I can hear the Guns, Sarge. Can you feel the thump and hear the crump?
I can, son. I can.
I’m scared, Sarge. I covered my ears to block out the sound and dropped my rifle to the ground.
You must pick up your rifle, son; see the barrage through. Stand fast, that’s the thing to do.
I’m shaking badly, Sarge. All I want to do is run. My heart is in my ears, beating like a drum.
I know, son. Chin up, the first time under fire is the worst, waiting for a shell to burst.
I’ve lost all my pals, Sarge; everyone in my platoon. I can’t help thinking it’s my turn very soon.
Steady, son. A few minutes more and the gunfire will stop, the whistles blow and then we go over the top.
Better to die up there, Sarge, among brave men, than in this trench amid the rotting corpses and the stench.
‘Appen so, son. ‘Appen so, but up there the Maxim machine guns are being fed, who’s to say who’ll next be dead.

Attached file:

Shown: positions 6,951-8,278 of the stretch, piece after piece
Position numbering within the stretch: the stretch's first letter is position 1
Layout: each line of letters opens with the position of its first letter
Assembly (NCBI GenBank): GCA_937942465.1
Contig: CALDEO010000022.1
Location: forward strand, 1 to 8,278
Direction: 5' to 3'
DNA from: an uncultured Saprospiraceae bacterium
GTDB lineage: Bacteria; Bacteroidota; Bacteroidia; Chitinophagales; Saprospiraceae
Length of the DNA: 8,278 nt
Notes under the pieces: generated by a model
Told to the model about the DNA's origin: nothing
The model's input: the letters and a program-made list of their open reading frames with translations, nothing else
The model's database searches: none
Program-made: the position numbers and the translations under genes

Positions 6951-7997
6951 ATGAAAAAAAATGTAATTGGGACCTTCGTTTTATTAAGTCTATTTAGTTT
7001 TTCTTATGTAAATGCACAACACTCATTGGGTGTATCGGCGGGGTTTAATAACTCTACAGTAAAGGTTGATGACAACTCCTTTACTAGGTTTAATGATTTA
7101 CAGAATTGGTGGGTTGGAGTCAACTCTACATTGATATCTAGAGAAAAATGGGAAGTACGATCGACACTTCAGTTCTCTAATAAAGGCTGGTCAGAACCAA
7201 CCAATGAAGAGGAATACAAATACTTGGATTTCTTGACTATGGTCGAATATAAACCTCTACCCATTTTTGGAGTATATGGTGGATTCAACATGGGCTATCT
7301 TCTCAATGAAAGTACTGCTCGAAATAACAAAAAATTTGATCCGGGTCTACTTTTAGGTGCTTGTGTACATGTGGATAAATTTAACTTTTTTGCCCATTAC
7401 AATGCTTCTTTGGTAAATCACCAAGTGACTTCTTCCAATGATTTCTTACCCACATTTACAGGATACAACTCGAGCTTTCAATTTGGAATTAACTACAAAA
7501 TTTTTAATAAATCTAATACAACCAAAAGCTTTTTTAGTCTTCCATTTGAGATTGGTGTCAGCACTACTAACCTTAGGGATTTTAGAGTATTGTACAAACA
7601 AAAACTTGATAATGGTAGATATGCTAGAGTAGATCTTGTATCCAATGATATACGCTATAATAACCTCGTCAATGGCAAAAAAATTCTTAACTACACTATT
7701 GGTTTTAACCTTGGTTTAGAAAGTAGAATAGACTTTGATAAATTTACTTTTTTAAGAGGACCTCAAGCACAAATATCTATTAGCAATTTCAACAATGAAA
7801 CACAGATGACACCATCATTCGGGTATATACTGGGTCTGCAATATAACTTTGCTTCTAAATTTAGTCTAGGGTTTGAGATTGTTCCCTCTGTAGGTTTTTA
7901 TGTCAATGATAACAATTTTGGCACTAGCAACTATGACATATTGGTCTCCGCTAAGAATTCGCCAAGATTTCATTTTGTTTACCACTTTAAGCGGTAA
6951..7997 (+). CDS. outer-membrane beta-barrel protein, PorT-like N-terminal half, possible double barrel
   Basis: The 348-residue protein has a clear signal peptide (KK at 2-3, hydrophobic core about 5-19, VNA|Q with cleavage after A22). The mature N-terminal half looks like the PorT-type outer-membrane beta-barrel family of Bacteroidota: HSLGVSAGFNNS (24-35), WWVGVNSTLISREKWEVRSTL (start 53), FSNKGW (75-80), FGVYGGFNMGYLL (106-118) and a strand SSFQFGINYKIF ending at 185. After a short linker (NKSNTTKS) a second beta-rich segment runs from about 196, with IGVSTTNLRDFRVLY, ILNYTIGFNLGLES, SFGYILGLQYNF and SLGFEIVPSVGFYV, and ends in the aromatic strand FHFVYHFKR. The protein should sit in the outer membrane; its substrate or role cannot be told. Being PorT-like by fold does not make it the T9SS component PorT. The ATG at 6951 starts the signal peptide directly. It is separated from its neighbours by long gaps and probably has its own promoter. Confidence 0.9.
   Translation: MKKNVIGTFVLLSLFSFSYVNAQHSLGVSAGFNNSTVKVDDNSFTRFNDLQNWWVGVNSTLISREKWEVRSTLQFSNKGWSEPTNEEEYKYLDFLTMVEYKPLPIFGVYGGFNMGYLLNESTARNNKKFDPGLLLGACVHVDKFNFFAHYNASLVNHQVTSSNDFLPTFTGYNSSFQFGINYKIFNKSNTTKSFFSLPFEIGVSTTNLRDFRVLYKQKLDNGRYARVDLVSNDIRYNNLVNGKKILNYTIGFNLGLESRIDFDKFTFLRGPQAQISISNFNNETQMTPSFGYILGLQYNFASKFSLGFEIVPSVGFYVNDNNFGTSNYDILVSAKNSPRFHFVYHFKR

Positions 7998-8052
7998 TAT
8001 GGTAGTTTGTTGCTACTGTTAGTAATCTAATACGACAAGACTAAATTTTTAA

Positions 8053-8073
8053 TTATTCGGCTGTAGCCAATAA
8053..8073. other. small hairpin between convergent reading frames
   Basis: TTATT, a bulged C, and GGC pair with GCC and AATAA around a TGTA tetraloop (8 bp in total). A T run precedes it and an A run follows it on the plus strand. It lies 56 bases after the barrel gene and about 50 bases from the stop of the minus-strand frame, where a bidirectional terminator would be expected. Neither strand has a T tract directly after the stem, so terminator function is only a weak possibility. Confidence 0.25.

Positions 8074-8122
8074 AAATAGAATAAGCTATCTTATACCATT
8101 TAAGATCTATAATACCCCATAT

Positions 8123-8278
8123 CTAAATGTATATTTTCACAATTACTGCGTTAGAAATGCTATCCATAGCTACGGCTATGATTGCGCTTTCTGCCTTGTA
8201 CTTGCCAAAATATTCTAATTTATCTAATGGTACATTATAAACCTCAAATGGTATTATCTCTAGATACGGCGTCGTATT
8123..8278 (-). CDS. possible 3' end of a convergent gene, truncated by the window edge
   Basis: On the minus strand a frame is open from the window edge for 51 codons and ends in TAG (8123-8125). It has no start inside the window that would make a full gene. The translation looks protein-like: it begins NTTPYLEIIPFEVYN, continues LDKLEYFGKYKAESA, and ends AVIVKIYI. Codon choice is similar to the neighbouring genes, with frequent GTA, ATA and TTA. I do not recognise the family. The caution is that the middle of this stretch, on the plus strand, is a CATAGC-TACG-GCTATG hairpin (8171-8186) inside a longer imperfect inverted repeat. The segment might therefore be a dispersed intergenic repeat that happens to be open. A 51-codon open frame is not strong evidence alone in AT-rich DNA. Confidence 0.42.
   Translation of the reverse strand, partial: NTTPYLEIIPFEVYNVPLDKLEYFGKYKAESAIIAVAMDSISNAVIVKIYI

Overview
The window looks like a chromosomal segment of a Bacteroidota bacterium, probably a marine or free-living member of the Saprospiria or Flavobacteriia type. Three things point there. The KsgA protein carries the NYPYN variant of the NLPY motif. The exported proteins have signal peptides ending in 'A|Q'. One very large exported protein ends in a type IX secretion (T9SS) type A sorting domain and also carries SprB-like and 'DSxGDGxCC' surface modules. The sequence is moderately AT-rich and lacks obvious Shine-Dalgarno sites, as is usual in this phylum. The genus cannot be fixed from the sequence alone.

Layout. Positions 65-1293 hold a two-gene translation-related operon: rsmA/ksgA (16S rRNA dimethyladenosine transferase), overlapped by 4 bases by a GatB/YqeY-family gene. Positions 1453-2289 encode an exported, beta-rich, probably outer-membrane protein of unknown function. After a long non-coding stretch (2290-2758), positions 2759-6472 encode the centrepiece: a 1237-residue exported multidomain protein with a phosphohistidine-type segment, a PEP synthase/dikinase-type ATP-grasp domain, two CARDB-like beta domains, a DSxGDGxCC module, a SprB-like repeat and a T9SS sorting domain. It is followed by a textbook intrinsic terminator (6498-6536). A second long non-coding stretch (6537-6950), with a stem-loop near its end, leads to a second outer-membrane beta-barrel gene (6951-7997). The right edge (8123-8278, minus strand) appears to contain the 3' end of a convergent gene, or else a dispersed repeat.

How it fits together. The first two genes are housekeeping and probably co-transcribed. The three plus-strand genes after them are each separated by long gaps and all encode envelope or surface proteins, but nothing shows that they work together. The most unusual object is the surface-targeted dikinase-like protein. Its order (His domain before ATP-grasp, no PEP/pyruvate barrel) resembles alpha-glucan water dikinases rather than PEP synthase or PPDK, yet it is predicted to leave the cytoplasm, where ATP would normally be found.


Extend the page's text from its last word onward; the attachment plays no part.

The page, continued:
What happened, Sarge? There’s a burning pain in my side, it feels like fire-brands. There’s neither feeling in my legs or feet nor feeling in my hands.
We’ve been hit, son; shrapnel from an incendiary shell that’s targeted our bit of hell.
Sarge? Sarge? I’m lying on damp ground. It’s dark, so dark and there is no sound.
Hush, now. We’re no more than memories, son. For us eternity has just begun.
Sarge, my life has ended far too soon, but at least I’ll rejoin my old platoon. I couldn’t bear to be alone; do you think they’ll send our bodies home?
Don’t worry, son. They’ll gather us up, bit by bit and someday, somewhere, someone will record the day we died and perhaps we’ll be buried side by side.
Sarge, I’ve drifted for what seems an age through time and space and find I’m in a familiar place. I’ve been here once before, I recognize the flagstone floor. Yet I’m surrounded by English oak and lie on Ypres earth; it’s my grave, but in Westminster’s Nave.
You carry the Nation’s pride and you can be assured your duty’s done.
None will ever know your name, save me. . . . My son . . . my son.